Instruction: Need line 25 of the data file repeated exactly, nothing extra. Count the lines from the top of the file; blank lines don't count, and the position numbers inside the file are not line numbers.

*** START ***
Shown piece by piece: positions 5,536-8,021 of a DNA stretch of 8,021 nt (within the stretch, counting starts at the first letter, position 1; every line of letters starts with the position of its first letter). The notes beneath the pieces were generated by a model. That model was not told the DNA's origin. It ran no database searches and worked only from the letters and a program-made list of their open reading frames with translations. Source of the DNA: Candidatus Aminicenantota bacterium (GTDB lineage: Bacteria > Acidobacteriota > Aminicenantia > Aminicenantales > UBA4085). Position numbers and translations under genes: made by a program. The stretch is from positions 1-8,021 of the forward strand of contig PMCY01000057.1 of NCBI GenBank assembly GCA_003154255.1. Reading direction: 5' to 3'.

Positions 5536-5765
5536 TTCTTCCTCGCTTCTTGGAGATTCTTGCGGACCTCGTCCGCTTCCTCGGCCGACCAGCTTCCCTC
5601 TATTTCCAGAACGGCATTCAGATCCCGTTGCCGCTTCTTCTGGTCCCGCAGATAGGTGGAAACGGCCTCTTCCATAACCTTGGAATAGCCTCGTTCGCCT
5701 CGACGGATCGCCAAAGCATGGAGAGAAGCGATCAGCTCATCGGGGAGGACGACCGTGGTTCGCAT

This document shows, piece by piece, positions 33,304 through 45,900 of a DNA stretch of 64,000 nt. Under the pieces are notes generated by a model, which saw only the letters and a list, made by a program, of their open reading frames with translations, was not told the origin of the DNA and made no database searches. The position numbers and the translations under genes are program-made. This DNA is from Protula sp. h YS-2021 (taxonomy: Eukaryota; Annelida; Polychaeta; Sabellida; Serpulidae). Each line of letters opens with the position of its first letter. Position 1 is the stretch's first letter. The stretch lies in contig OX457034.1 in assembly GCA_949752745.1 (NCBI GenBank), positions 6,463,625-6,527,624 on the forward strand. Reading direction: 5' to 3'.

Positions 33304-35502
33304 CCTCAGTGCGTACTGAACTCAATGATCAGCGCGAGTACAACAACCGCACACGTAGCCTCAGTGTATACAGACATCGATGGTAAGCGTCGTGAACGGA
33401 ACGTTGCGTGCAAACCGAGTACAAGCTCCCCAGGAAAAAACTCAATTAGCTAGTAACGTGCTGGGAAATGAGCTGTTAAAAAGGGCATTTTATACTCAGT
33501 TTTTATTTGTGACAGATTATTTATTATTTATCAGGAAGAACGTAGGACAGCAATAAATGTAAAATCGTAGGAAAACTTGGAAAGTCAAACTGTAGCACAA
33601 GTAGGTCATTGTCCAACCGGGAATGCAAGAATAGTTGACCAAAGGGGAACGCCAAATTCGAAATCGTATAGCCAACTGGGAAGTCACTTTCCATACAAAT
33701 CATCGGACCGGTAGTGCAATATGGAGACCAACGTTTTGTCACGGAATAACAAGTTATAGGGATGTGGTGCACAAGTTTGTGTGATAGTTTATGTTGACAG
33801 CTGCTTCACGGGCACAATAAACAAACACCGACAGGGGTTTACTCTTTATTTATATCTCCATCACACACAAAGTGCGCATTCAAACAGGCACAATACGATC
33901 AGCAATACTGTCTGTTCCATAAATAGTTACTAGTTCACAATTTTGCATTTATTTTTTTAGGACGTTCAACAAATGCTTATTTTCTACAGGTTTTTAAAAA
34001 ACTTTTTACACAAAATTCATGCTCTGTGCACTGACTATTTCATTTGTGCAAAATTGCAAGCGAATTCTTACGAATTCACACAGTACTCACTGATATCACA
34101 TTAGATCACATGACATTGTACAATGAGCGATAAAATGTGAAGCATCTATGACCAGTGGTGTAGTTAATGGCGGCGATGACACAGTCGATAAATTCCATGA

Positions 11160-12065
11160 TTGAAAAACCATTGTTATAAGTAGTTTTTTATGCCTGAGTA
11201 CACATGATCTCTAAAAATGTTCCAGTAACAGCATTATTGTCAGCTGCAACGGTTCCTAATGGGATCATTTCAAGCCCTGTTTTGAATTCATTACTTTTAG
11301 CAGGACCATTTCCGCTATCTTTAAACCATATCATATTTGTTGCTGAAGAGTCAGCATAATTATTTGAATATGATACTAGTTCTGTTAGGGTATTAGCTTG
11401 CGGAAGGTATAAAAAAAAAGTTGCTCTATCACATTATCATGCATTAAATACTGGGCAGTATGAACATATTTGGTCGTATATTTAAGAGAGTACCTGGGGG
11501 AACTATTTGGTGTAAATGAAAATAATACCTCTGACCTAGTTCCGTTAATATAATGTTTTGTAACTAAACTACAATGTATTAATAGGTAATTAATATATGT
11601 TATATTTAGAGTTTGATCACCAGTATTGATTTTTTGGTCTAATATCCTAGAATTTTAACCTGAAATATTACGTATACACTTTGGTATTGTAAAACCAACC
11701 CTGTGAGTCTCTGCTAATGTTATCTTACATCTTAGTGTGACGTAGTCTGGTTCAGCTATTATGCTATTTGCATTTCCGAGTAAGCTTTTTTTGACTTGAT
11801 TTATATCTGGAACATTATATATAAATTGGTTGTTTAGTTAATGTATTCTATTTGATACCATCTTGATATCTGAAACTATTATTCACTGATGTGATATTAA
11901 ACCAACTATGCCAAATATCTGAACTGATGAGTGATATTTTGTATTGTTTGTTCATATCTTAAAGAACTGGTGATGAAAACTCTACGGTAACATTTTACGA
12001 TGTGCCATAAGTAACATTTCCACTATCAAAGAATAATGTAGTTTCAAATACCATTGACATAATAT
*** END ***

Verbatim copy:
11801 TTATATCTGGAACATTATATATAAATTGGTTGTTTAGTTAATGTATTCTATTTGATACCATCTTGATATCTGAAACTATTATTCACTGATGTGATATTAA